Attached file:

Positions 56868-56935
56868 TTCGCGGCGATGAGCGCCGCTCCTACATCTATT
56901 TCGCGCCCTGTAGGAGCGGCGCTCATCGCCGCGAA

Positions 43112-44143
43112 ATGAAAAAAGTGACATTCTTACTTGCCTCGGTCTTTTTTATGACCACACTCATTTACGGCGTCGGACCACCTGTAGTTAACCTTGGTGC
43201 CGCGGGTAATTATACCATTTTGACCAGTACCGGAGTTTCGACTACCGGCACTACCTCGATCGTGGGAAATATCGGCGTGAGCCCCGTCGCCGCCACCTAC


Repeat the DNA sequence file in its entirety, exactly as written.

Positions 56868-56935
56868 TTCGCGGCGATGAGCGCCGCTCCTACATCTATT
56901 TCGCGCCCTGTAGGAGCGGCGCTCATCGCCGCGAA

Positions 43112-44143
43112 ATGAAAAAAGTGACATTCTTACTTGCCTCGGTCTTTTTTATGACCACACTCATTTACGGCGTCGGACCACCTGTAGTTAACCTTGGTGC
43201 CGCGGGTAATTATACCATTTTGACCAGTACCGGAGTTTCGACTACCGGCACTACCTCGATCGTGGGAAATATCGGCGTGAGCCCCGTCGCCGCCACCTAC